The 16-person WHO expert committee that has been monitoring the virus will meet again today to consider whether to officially declare the outbreak a global public health emergency. Prior to such a declaration, however, countries and international airlines have moved to restrict movement in and out of China.
On Tuesday, Hong Kong placed a ban on entry for anyone traveling from the mainland. Cross-border transit has been severely limited and ferry and rail services to China halted. British Airways has suspended all flights to China while the UK government has warned British citizens against unnecessary travel during the epidemic. South Korea’s Seoul Air and Singapore’s Jetstar Asia have suspended or curtailed flights.
American Airlines has been the latest US carrier to announce it will cut back on flights between the US and China until the end of March. The White House is considering a complete ban on travel, while the US State Department has escalated its travel advisory warning for travel to Hubei province, the epicenter of the outbreak.
The governments of a number of countries have already, or are preparing to, evacuate their citizens from Wuhan. US diplomats and selected citizens who were flown out of China were cleared through Anchorage, Alaska, and arrived in California. European states are arranging flights for their citizens, while the European Union is partially paying for two flights.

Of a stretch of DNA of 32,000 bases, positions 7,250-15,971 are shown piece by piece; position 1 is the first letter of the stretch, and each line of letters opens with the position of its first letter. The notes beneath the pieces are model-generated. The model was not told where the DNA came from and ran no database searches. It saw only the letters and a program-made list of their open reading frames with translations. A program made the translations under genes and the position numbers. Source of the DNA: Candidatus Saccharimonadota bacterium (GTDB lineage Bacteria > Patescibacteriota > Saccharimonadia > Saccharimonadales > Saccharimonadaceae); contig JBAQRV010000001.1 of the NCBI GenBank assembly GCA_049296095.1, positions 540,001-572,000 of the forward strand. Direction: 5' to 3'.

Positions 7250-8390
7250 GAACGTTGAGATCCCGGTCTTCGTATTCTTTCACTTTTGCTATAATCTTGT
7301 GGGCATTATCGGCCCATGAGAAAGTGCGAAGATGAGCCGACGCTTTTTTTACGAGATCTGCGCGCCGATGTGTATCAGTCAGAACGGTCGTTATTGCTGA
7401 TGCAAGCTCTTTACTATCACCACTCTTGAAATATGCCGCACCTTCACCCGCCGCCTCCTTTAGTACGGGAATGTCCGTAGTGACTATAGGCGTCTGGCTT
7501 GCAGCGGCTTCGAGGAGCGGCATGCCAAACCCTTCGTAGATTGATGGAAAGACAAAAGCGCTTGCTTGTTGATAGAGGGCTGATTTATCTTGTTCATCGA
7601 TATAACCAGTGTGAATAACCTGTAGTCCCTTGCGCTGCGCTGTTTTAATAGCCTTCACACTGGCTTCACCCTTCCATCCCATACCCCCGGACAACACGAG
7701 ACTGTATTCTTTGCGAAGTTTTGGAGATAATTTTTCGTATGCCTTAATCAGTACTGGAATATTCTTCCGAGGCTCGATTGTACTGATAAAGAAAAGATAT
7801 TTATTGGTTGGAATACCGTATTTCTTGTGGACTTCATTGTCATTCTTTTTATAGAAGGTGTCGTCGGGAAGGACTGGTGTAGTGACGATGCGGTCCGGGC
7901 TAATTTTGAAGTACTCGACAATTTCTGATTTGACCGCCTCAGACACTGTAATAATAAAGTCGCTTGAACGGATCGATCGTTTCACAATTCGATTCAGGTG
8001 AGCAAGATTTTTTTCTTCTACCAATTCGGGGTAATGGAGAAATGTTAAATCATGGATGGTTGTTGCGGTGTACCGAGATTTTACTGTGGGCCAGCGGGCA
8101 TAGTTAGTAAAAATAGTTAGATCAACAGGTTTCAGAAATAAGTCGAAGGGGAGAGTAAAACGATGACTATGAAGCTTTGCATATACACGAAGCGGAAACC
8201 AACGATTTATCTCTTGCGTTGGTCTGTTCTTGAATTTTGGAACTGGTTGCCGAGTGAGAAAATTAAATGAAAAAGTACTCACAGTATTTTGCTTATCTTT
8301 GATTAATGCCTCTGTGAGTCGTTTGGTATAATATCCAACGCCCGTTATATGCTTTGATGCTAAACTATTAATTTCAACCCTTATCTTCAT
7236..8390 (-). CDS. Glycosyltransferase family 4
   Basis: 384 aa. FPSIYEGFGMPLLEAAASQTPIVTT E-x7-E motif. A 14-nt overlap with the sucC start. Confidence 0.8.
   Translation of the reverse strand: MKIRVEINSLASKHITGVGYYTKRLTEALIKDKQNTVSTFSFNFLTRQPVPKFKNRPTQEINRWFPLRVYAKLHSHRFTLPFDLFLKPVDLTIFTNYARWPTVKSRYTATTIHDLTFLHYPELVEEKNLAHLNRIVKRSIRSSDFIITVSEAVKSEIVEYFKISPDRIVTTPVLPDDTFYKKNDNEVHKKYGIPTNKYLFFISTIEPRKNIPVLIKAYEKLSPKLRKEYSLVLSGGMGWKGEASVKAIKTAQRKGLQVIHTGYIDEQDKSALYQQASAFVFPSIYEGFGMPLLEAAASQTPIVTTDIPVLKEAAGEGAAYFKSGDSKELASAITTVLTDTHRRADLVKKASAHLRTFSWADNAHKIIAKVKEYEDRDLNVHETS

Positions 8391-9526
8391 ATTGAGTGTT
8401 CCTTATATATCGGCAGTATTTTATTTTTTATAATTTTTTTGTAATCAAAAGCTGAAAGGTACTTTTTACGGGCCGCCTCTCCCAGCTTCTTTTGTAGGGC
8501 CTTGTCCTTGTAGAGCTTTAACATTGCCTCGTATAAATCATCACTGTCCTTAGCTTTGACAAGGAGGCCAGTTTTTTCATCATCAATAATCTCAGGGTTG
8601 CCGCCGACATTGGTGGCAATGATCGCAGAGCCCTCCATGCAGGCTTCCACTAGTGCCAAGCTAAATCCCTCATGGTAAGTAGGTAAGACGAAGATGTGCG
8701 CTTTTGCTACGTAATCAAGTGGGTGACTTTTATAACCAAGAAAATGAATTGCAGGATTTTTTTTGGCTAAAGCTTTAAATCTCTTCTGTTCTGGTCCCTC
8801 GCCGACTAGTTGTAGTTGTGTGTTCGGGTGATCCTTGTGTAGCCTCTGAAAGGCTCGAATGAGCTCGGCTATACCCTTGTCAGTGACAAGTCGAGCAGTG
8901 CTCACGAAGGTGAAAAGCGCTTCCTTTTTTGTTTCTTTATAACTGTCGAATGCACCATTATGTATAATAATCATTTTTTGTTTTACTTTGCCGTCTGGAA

The Australian government has announced that its citizens in Wuhan can leave if they choose one dedicated flight, but they will be taken and quarantined on the remote Christmas Island in the Indian Ocean. The island has become infamous around the world as it is the location of a detention center where refugees seeking to reach Australia were imprisoned.
On Monday, markets tumbled due to fears of the economic impact of the spread of the epidemic. These include forecasts by Forbes that there will be at least a 75 percent decline in passenger traffic between the US and China. San Francisco can expect 344,000 fewer passengers and Los Angeles, 702,000, if the restrictions on flights last for six months. The disruption to economic activity across China has already led to production shutdowns by major transnational corporations and export industries and is likely to slash its overall growth—which accounts for one-third of all global economic expansion each year.